The High Price of Too Much Stuff | Studio MAug 28, 2008 12:04 PM
Today's thought isn't specifically craft related although applies to many of us "crafters". I was struck by an article over at MSN called "The High Price of Too Much Stuff" which talks about how the rise in credit card debt also coincides with the rise in the number of square feet of storage facilities available, even though the square footage of our homes has also increased during the same period. So it seems that not only are we buying more stuff, increasing our personal debt, and building bigger homes to store it in; we are also having to rent storage facilities because we still have too much.
This really hit home with me. I've only been scrapbooking for 4 years and have been through the cycle of consumption to out of control proportions and have now had to develop my own 3 step program (don't buy anything new, use what you love, purge what you don't love).
As a new scrapbooker/stamper, I quickly found that my need to own (but not necessarily use) craft products was out of control. I had never experienced anything like it before. The products were so beautiful and had so much creative potential and I needed a selection of everything just to get started (I'm not one of those "drive to the scrapbook store and pick out 2 sheets of paper for a specific project" type gals). Credit cards got used, making that great product or deal not so great once interest was factored in.
At first the products were pretty to look at, storing them was a form of home decor, and acted as an inspiration for what to create next. But once there was too much to fit on the shelf and I had to use utilitarian storage options, the products became a trigger for guilt (the guilt of how much was spent, and how much sat unused). Not only that, I was now having to spend money on storage and organization just for these supplies (and justify it). While I used some of the products to make scrapbook pages, cards, and other projects; after just a couple of years I had more product than I would use in a lifetime.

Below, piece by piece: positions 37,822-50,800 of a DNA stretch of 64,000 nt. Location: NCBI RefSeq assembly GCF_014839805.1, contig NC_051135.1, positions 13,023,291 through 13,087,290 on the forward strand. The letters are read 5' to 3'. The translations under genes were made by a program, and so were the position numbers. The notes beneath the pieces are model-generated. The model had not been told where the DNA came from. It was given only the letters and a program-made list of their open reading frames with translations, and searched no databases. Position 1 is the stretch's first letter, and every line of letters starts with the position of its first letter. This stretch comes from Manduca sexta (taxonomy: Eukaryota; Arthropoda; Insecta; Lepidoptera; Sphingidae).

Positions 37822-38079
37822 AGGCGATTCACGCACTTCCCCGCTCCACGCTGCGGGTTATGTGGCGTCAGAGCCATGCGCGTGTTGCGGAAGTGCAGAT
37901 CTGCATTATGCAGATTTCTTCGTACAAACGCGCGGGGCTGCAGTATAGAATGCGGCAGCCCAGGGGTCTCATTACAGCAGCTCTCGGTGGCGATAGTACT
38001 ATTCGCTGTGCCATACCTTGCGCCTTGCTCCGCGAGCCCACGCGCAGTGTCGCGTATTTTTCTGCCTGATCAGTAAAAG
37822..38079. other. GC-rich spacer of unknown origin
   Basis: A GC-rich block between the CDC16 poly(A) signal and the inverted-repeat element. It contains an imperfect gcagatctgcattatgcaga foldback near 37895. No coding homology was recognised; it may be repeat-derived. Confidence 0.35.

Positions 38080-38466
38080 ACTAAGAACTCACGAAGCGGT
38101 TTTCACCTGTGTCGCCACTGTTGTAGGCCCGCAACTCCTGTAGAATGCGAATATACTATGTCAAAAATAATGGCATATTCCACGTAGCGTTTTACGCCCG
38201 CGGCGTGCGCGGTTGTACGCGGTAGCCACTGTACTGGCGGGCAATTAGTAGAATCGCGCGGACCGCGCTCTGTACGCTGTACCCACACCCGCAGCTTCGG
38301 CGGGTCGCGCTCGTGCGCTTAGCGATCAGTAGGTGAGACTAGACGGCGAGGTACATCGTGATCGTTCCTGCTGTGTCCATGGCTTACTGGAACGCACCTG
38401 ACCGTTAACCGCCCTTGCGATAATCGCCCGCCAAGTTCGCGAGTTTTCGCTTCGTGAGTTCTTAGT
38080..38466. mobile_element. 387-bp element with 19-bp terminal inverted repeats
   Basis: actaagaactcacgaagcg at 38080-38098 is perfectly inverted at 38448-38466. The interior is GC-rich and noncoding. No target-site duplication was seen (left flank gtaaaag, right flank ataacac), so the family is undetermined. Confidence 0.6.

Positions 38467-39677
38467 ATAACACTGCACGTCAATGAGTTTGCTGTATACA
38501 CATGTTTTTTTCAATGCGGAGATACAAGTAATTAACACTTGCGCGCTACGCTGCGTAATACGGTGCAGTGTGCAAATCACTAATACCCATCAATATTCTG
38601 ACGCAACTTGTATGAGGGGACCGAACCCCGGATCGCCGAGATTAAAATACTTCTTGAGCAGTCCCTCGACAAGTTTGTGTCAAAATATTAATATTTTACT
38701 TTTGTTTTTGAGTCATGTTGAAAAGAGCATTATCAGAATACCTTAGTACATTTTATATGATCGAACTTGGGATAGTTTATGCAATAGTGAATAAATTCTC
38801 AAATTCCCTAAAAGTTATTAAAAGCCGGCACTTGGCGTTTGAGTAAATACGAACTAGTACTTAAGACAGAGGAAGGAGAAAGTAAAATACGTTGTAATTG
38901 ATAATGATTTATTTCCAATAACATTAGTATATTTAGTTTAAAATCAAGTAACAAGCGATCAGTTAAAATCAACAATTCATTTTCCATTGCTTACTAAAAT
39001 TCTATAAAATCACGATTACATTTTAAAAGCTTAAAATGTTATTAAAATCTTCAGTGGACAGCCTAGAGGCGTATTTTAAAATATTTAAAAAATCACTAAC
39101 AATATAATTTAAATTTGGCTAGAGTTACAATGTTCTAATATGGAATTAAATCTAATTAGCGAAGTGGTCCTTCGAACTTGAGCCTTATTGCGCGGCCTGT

What opened my eyes to my "problem" were two things. The first was meeting a friend with probably 5 times more stuff than me, and more debt than me. I've often heard that it is easier to see your faults in someone else rather than yourself, and in this case it was. While she had all this stuff, she still wanted more. She thought that if she could purchase a house with a dedicated craft room and buy storage solutions, the problem would be solved. I could see that the problem wasn't storage/organization related, but a need to have it all and still want more. I've seen this in many crafters and often wondered why. Well I think it is because every product comes with so many new creative possibilities that to not purchase something, in some way, seems to be to put a creative ceiling on yourself which doesn't sit right with anyone who likes to be creative. The reality though, was that I was much more creative when I could see my stuff and knew what I had, and didn't feel guilty about it.
The second thing was wanting to try digital scrapbooking. I'd always been a computer geek and had used Photoshop to edit my digital photos. I liked the idea of digital scrapbooking because of the techniques you could achieve digitally and the fact that I didn't have to worry about my kids getting into my stuff when I left a layout only half done. The problem was that I couldn't continue to purchase more paper product if I was going to be creating layouts digitally. So I knew that I would have to clamp down on my buying habits.
Going "cold turkey" is not only difficult but is likely to result in a relapse :) so to contain my spending, I joined a stampers 10 club and restricted new purchases to that only. While $250 over 10 months sounds a lot, it really isn't for a stamper/scrapbooker (I have spent more than that in one month!). While it is a stamping club, I still have patterned paper, cardstock, consumables (like glue, glitter, ink, brads, ribbons) available. This is a great way to budget purchases if you have a "problem".